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How do we know the stuff we know?
In physics and engineering, a lot of our
knowledge comes from calculations.
And when these calculations become
difficult, we need tools to perform
Fifty years ago, mechanical calculators
(pictured left) were the tool of choice,
and they allowed us to quickly add,
subtract, multiply, and divide numbers.
They are reliable, make a heck of a
noise, weigh 20 pounds, and they just
work. They solved many problems
before the advent of the computer,
contributing a huge amount to what
we know today. But as science
progressed, new and faster tools were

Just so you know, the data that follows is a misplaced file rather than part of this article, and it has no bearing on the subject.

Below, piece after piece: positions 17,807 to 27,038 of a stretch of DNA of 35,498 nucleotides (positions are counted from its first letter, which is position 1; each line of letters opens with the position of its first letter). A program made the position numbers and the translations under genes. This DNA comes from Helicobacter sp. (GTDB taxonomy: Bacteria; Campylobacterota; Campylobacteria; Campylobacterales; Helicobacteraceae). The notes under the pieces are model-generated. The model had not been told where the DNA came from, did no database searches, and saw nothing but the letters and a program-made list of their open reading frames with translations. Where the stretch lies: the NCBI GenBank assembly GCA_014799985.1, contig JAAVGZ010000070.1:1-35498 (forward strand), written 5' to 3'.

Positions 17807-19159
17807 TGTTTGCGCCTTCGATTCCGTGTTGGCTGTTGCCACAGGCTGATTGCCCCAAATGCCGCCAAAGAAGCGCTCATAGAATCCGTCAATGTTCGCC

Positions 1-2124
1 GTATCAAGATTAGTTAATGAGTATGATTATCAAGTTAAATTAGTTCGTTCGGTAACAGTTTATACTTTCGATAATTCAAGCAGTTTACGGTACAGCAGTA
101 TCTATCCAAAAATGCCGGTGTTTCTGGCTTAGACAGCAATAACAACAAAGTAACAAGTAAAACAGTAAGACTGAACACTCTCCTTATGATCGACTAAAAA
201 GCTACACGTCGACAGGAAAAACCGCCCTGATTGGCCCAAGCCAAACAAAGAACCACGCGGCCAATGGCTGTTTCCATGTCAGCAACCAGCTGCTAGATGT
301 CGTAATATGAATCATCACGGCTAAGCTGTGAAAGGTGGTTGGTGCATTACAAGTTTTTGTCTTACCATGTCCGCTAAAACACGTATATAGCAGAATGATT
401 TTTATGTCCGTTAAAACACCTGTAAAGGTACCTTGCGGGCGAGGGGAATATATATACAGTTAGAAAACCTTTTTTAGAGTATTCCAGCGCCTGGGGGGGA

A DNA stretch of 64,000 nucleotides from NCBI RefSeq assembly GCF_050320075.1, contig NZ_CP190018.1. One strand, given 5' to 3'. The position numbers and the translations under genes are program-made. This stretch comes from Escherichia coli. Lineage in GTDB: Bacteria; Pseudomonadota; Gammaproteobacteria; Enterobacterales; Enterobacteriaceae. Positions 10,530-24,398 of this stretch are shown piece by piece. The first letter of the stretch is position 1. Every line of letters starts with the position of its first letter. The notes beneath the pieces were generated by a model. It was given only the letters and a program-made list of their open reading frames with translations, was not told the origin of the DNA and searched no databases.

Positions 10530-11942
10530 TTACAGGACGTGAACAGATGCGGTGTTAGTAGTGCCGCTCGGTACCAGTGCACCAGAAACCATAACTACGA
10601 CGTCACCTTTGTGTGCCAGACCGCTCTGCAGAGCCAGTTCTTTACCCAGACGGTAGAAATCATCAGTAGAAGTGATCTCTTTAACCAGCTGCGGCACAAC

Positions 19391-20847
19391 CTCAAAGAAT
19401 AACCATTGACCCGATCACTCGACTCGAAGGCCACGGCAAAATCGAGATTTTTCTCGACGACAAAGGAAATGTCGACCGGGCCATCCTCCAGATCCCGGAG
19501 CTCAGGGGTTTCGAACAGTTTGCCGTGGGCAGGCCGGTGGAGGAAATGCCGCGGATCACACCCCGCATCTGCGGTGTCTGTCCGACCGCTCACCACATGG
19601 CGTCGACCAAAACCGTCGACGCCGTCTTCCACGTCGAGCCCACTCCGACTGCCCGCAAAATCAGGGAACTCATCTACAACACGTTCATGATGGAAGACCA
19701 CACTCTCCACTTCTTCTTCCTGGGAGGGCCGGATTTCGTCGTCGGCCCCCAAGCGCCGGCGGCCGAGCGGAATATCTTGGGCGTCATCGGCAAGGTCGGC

Today, almost every day, I use my
computer (pictured right) to solve the
equations I encounter in my research
in physics. Don’t get me wrong: many
of those calculations could, in
principle, still be done on the
mechanical calculator, but a computer
is just faster, quieter, and does not
weigh as much.
In the background you can see a part
of the equation that I solved using my
computer. Below it, the mechanical
calculator and the laptop stand “back
to back,” as if they are debating who is
better at solving it.
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